May 2014. Bilge Pump OUCH.
Onboard Seaweed I have a monthly
regime of maintenance checks that are done on the first of each
month. Today I learned something, much to my chagrin. Let me
share with you what I do, and what I did not know --
until I had an expensive lesson today.
Bilge Pumps aboard Seaweed
On the first of each month
I test each bilge pump. Seaweed has an automatic 800gph
SeaSense pump along with two 2000gph
Johnson pumps. Incidentally, I'm a
proponent of the SeaSense800 because it is heavy, (Calder
Mechanical and Electrical Manual tome advocates weight as one criteria in value) and mine works.
Guaranteed for three years, and the one on Seaweed functions to perfection. Oh,
and have I mentioned it's inexpensive?! $40 (circa 2014)
versus lots more for the similar Rule automatic bilge pump.
Rule's are fine pumps too though more expensive than the SeaSense. [For the uninitiated,
Rule is a particularly well-regarded brand of bilge pumps.]
Side Note: Always
(always!!!) have an automatic bilge pump on your boat. If your
boat starts to fill with water a pump that will remove said
water without your input is critical. I would not be without
an automatic bilge pump -- or ones with float switches.
A float switch will turn
on a pump when water reaches a certain level. I prefer the
auto but some, such as the
Johnson2k pumps require float switches.
No real preference so I have both a
switch and one by
They work fine for me.
On the left is a SeaSense800 and on
the right the Johnson 2000 gph pump.
Bilge Pump Maintenance aboard
In any event, on the first of each month I
turn the switch to "On" for each of my Johnson pumps and listen
for the motor. Next, I flip the switches (each is on a separate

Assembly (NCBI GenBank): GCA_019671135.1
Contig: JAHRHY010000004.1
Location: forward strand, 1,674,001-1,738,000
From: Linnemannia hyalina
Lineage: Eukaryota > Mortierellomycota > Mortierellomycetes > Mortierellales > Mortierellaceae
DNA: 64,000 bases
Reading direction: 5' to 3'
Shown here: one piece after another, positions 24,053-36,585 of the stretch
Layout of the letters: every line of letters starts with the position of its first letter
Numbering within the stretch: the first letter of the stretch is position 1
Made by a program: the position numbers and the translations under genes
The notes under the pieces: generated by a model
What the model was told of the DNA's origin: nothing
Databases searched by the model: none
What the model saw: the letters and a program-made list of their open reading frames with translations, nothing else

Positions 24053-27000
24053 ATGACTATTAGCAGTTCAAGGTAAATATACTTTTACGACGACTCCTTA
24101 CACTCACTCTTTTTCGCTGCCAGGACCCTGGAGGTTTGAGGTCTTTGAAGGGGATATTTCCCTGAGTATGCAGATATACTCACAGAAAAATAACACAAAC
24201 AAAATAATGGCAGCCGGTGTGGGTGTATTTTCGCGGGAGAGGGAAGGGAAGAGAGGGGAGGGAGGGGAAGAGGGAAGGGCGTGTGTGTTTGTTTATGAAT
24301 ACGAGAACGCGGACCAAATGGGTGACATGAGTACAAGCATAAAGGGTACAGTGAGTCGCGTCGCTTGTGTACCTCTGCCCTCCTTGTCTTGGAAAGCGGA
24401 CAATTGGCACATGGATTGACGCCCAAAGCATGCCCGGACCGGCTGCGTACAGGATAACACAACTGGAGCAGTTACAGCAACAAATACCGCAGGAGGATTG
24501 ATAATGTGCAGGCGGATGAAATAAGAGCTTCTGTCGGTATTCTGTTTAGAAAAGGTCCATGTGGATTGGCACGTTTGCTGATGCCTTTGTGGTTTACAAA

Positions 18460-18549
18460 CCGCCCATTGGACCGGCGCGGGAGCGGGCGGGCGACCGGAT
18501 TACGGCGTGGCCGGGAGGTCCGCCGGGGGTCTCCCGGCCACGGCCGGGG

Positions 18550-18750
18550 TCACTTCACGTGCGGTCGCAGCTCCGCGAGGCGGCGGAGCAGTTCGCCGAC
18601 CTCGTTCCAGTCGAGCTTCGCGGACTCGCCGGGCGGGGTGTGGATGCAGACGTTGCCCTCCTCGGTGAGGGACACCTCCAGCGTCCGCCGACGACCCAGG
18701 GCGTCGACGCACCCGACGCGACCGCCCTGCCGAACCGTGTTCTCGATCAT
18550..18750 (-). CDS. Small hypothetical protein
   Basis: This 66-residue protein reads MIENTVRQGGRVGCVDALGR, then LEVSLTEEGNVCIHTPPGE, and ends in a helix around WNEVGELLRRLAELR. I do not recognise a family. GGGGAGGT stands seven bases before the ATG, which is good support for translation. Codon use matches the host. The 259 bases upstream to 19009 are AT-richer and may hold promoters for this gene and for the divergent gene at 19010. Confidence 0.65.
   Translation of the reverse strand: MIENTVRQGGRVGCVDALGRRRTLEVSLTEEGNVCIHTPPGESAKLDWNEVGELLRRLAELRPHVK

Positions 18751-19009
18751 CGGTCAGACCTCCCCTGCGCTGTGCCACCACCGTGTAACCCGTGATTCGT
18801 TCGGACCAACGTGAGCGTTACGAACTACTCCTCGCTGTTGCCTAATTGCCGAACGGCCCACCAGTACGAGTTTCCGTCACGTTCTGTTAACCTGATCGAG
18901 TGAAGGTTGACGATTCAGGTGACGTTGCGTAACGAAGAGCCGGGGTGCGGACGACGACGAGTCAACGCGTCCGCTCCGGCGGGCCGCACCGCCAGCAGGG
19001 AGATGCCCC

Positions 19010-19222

unit) back to Automatic and go into the bilge and lift the float
switch. Again I listen for the motor and voila: called it good.
Both of my Johnson's are high and dry and
indeed the SeaSense800 does the "work" -- my rudder post weeps
so there's a bit pumped out with some regularity. I did check
once to verify that the pumps would come on properly -- i.e.
before the sole in my cabin was flooded.
So in the meantime each
month I check that the pump motors come on, and quite frankly
felt a bit virtuous about the whole process.
Now the SeaSense (lowest
point) does have one issue. Each month I remove hair from it
-- mine's long and I swear to you the First Mate sheds her
weight in fur (four pounds!) each week.
Unless you're bald,
your bilge pump maintenance needs to
include clearing the screen at the bottom of your bilge pump(s)
regularly. A clogged bilge pump does you no good whatsoever.
HOWEVER in an effort to spend more money on this blasted engine
swap, the two exhaust pipes were tee-ed together temporarily. Water (each
pipe is 3") came in and flooded the bilge. Although one of my Johnson's
worked perfectly the other ran but did not pump water.
I had never checked to see that the
more than make noise. That was not a good plan.
Besides my SeaSense and Johnson
pumps, I also have an inexpensive 12-volt
Orca by Whale (of Gusher fame) in my dinghy. I like it lots better
than bucketing out the water from Algae when it rains. Some day I'll
tell you about bailing out a dinghy when I was younger... and why
irritating a boat kid is not ever a good idea.
Please Note: The Orca is fine for pumping
out the rain water however these pumps are not designed for use in
salt water. It says so in the literature (fresh or grey water* only)
but I missed that -- who reads the fine print until stuff goes belly
*Grey Water: the water from your
sink or shower, basically soapy/grungy fresh water.
Anyway, be sure in your spare time
be smarter than I was:
Verify that your bilge pumps
will do more than make noise. Be Safe!
Have you ever had a pump fail like mine did?
Are there other maintenance tricks for bilge pumps or float switches?
In the Bilges,
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